FBI affidavit details how a Trump supporter turned over evidence to a 'nice FBI lady' and explained walking into 'big boss' Nancy Pelosi's office
FBIaffidavit filed this week details how one Trump supporter who participated in the Capitol siegeturned over evidence of his alleged crimes to an FBI agent.
- In an email to the agent, whom the man addressed as "Nice FBI Lady," he included links to videos that featured his voice and footage recorded inside and outside the Capitol, the affidavit said.
- The man, Kevin Lyons, also described to agents how he walked into "big boss" Nancy Pelosi's office, the affidavit said.
- Lyons was charged with knowingly entering or remaining in any restricted building or grounds without lawful authority and with violent entry and disorderly conduct on Capitol grounds.
Federal agents have charged more than 70 people since a violent mob of President
In an affidavit this week, the FBI detailed how one man turned over evidence of his alleged crimes to an agent he addressed as "Nice FBI Lady" and explained how he walked into the office of "big boss" Nancy Pelosi, the House speaker.
The affidavit said the man, Kevin Lyons, posted photos on social media showing his plans to attend a rally in Washington, DC, headlined by the president on January 6. Trump has been widely accused of inciting the Capitol riot; at the rally, he urged supporters to march to the Capitol, "fight" the election result, and "take back our country."
One photo Lyons posted on Instagram was a screenshot of a map of the route from Lyons' home in the Chicago area to Washington, DC, the affidavit said. In the caption, Lyons wrote that he was "heading to DC to STOP THE STEAL!" After the attempted coup, Lyons posted a photo of a wooden sign that said "Speaker of the House Nancy Pelosi" and captioned it "WHOS HOUSE?!?!? OUR HOUSE!!"
The affidavit said that when agents questioned Lyons about the second photo on January 8 - two days after the riot - he expressed surprise that investigators had uncovered it because it was up for only an hour before being taken down. The affidavit said Lyons couldn't "guarantee that he posted it" but went on to show agents the same photo, which he had saved on his phone.
He was "evasive" about whether he had entered the Capitol but told agents he'd had a dream in which he saw "a lot of banging on doors, paper being throwing about, and a mob of people," the affidavit said. It added that Lyons described the people in the dream as not having "much choice of where they were going because of the mob." He said that if he had been inside the Capitol, it would have been for about 45 minutes.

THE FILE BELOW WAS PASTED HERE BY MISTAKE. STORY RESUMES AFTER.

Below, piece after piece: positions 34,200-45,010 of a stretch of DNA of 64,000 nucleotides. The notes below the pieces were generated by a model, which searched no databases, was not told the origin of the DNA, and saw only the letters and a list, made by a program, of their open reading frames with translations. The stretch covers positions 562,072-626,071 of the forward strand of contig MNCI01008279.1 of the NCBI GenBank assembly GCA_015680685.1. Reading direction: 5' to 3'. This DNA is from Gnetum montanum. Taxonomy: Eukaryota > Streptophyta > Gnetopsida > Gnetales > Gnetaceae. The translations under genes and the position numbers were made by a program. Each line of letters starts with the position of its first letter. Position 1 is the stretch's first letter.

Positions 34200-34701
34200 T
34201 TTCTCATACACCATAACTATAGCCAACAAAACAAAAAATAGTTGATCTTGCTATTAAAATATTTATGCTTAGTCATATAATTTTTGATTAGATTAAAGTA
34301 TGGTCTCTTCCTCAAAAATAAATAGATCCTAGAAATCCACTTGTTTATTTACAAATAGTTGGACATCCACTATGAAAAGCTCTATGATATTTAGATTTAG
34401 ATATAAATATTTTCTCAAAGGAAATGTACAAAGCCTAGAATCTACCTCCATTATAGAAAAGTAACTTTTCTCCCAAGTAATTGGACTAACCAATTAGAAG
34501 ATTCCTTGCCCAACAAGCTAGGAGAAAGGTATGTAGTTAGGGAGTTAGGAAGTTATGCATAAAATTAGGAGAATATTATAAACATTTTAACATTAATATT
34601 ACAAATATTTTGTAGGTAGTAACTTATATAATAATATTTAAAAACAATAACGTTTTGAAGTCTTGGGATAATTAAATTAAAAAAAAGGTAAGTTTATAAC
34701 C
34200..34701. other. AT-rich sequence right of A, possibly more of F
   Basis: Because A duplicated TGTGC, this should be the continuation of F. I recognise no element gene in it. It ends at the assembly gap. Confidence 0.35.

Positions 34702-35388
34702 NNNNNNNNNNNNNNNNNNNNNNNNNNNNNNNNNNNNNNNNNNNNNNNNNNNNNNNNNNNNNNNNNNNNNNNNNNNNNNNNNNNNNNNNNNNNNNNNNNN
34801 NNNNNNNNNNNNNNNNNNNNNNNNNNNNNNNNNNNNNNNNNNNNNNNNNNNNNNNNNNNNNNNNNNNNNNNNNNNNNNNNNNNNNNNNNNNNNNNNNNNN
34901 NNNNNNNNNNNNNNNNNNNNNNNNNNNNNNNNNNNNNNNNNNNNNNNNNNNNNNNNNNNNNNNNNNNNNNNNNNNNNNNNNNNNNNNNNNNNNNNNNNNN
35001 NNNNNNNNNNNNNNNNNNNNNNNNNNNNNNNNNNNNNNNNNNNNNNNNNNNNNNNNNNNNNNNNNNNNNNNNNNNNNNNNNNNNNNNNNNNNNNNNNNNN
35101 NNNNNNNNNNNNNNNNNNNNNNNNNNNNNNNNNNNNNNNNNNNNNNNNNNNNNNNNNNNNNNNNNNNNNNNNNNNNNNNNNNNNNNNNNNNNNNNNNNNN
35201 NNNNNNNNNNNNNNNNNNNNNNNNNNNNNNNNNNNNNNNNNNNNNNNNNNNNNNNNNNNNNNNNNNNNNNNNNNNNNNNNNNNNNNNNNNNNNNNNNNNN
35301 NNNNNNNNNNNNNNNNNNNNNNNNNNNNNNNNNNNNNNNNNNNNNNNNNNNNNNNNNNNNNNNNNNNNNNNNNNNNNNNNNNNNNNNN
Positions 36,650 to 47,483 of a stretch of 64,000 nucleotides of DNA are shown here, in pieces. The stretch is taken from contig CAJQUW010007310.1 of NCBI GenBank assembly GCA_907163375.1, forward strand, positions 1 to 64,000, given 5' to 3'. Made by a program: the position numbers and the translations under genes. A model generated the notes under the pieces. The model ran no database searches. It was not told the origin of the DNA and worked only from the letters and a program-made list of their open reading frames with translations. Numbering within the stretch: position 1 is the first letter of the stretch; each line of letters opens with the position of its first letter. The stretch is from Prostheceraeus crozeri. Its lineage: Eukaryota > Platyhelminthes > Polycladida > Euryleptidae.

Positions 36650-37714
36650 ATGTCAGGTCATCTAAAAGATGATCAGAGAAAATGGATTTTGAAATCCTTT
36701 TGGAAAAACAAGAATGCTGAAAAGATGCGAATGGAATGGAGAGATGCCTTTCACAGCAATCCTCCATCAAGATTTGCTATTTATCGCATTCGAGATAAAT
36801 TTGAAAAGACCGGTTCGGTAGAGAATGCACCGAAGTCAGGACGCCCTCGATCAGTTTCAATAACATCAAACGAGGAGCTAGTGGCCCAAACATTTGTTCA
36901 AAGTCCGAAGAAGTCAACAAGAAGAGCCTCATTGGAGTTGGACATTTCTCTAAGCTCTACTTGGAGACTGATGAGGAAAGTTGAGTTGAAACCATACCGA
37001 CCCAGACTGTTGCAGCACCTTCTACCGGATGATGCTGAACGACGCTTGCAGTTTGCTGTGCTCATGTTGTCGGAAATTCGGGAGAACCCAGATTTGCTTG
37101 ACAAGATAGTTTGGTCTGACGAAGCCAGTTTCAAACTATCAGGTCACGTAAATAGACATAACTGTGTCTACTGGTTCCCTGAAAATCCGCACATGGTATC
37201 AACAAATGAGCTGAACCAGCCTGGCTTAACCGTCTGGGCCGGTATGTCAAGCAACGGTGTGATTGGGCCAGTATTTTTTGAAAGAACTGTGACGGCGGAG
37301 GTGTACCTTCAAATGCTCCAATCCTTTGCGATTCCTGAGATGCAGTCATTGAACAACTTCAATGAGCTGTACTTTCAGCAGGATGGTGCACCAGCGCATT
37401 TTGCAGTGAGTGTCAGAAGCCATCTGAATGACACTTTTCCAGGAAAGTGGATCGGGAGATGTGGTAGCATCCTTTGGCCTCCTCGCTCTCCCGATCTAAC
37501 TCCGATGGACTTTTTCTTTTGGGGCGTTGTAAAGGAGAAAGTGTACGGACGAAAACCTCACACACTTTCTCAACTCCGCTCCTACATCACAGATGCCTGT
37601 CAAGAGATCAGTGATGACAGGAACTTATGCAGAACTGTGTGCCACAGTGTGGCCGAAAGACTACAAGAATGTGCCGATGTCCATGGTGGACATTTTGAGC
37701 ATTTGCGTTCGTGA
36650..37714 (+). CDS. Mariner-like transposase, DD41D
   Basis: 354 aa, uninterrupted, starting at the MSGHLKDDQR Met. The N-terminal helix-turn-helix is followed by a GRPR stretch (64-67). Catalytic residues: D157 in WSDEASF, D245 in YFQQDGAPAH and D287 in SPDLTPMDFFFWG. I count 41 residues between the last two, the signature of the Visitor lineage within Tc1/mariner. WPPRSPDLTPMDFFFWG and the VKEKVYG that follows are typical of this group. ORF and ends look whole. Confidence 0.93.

Lyons also showed the agents footage that was recorded inside the Capitol. When the agents asked if he would be willing to turn over the video to the FBI, Lyons said the file was too big to send over and offered to upload the videos to YouTube and email the links instead, the affidavit said.
"Hello Nice FBI Lady, Here are the links to the videos," Lyons said in an email to an FBI special agent, the affidavit said. "Looks like Podium Guy is in one of them, less the podium. Let me know if you need anything else. Kevin Lyons."
"Podium Guy" was a reference to Adam Johnson, another pro-Trump insurrectionist who was photographed carrying Pelosi's lectern out of the Capitol. Johnson was later arrested, and the lectern was recovered.
The FBI's affidavit said that the three videos Lyons sent featured footage of people inside and outside the Capitol and that Lyons' voice could be heard in them.
In the interview with the FBI agents on January 8, Lyons gave a detailed description of traveling to Washington, DC, marching to the Capitol with the pro-Trump mob, entering the Capitol, roaming around the building, and entering the office of the "big boss."
"Lyons was asked if this was a reference to Nancy Pelosi and he stated yes," the affidavit said.
The FBI said that based on Lyons' description of the events, it believed there was probable cause to charge him with violating a federal statute that prohibits people from knowingly entering or remaining in any restricted building or grounds without lawful authority to do so and with violating a federal law barring violent entry and disorderly conduct on Capitol grounds.
Lyons appeared before a judge after his arrest on federal charges this week and was released on a $10,000 recognizance bond, the Chicago Tribune reported. His court-appointed lawyer, Lawrence Wolf Levin, did not make any remarks at the hearing. Levin did not immediately respond to a request for comment from Business Insider.
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